Among Sen. Christopher Dodd's top career donors are employees, their family members and PACs of the following players in the nation's financial meltdown: Citigroup ("written off and lost $53.6 billion through the credit crunch so far, which is more than any other bank or broker,") Bear Stearns ("Bear Stearns's mortgage business, a big driver of profits, has been eviscerated,"), SAC Capital Partners (vehemently denies charge that they helped bring down Bear Stearns), American International Group (saved by an emergency $85 billion rescue), Goldman Sachs and Morgan Stanley (each of which are morphing into bank holding companies ...Continue reading
Taxpayers for Commons Sense rolled out a pair of new databases on earmarks of presidential candidates, this time covering Sen. Barack Obama's requests from 2006 to 2008, and his funded earmarks for 2008. The databases are online here.
A list of the earmarks Sen. Joe Biden requested for fiscal year 2009 is available here. Robert Bluey at Red State is calling on Biden to disclose all his earmark requests--can't argue with that. But for those who want to dig around in the press release archives of his site, there are plenty of releases like this one from prior ...Continue reading
In a comment to this post pointing to some resources for getting acquainted with the Republican vice presidential pick, Alaska Gov. Sarah Palin, I noted this Washington Post story on a lawsuit involving Robert Hunter Biden, the son of the Democratic vice presidential nominee, Sen. Joe Biden of Delaware, James Biden, the Senator's brother, and plaintiff Anthony Lotito, who is the former business partner of the two non-elected Bidens in a deal that didn't work out. Both sides charge one another with cheating; hence the lawsuit. It turns out the New York State Supreme Court (where the case ...Continue reading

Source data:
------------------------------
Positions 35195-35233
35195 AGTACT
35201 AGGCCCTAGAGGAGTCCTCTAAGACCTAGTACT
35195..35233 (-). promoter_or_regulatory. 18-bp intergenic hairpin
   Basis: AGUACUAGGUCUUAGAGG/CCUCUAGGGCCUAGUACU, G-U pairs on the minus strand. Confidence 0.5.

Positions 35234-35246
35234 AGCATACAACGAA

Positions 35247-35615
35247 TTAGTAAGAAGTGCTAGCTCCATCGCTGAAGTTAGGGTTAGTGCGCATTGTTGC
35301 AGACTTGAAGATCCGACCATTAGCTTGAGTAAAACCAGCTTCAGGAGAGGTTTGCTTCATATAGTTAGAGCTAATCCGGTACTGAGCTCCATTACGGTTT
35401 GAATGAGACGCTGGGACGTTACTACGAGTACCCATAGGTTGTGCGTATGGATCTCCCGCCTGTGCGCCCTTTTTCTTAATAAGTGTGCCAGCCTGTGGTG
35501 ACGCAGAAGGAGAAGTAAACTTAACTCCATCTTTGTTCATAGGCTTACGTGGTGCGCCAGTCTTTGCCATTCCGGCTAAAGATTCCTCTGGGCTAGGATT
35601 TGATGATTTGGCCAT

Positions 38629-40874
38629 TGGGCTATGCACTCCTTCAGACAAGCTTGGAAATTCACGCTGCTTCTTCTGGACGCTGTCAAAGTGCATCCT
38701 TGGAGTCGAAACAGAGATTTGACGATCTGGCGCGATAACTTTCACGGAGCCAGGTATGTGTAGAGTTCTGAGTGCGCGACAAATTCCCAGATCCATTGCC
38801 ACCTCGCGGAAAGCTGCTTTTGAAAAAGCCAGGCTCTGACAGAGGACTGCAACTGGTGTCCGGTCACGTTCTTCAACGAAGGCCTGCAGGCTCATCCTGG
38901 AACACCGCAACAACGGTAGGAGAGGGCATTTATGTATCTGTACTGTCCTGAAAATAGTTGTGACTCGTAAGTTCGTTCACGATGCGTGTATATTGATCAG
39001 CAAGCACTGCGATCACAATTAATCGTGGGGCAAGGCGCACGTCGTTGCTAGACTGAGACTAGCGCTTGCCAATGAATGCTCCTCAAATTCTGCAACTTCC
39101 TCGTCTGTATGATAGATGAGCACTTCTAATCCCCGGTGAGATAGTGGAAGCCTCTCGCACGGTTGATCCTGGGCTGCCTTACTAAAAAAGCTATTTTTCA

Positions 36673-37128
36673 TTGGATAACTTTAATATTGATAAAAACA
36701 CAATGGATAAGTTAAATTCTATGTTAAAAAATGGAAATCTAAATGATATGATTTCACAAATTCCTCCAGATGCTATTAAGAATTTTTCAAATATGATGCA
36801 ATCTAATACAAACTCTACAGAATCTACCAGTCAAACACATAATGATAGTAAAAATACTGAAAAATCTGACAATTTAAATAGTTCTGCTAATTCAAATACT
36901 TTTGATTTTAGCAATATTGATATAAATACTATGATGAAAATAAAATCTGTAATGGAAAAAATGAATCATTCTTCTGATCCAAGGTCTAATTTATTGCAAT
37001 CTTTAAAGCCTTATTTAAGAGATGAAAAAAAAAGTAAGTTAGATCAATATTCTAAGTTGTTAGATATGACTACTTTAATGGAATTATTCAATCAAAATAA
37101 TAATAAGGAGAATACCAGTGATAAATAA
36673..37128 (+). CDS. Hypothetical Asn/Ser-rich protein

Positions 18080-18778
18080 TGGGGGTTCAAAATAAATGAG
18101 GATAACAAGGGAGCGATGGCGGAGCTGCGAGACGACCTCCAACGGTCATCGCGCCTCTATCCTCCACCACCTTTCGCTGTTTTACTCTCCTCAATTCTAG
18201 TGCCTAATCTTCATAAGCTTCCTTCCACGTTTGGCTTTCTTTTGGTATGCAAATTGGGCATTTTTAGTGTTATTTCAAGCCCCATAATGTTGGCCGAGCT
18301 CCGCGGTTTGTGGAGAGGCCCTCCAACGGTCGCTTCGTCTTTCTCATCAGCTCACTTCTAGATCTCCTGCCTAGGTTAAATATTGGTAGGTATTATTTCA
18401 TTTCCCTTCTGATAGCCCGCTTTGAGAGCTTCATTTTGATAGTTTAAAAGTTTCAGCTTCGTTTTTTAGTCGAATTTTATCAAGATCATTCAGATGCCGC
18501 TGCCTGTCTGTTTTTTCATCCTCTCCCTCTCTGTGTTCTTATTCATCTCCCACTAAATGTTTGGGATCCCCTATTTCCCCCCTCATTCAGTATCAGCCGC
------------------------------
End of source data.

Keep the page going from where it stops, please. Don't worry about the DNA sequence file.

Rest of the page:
Apparently, Republican presidential nominee John McCain has selected Alaska Gov. Sarah Palin to be his running mate. For those looking for more information, her 2007 state personal financial disclosure form is online here (via the Center for Public Integrity). Via the excellent National Institute on Money in State Politics, here's campaign finance information from her unsuccessful 2002 race for Lieutenant Governor, her 2006 primary campaign for governor, and her 2006 general election campaign for governor. I'll update with more links as I come across them. I'm not going to dig into these myself today, but others should ...Continue reading
Our friends at Taxpayers for Common Sense have collected, in one handy spot, all of their Fiscal 2009 earmark data and trenchant analyses of same. So far, the Senate (which has much laxer earmark disclosure rules) has passed more bills than the House -- we saw the same pattern last year as well, though traditionally the House had run ahead of the Senate. All the files are available as downloadable spread sheets.Continue reading
Some 76 members of Congress provide at least some disclosure of their fiscal year 2009 earmark requests online, citizen researchers... View ArticleContinue reading
Thanks to Craig Newmark, we now know where two more former staffers of resigned, retired or defeated members of Congress are now. Wayne Palmer, the former chief of staff to Sen. Rick Santorum, now lobbies for Astrazeneca Pharmaceuticals LP, while Tim Berry, the former chief of staff for Rep. Tom DeLay lobbies for Time Warner. We now have four lobbyists verified, only 44 to go!Continue reading
Wow, that was fast. In less than a day, 21 citizen researchers completed the first part of the Where Are They Now?" distributed research project. They investigated 268 congressional staff members whose bosses resigned, retired or were voted out of office in 2006, and found 48 who have potentially gone through the revolving door to work for K Street. Thank you to all who participated--including the 30 researchers who signed up but didn't get a chance to participate in the first part, but remember: There's still more to be done.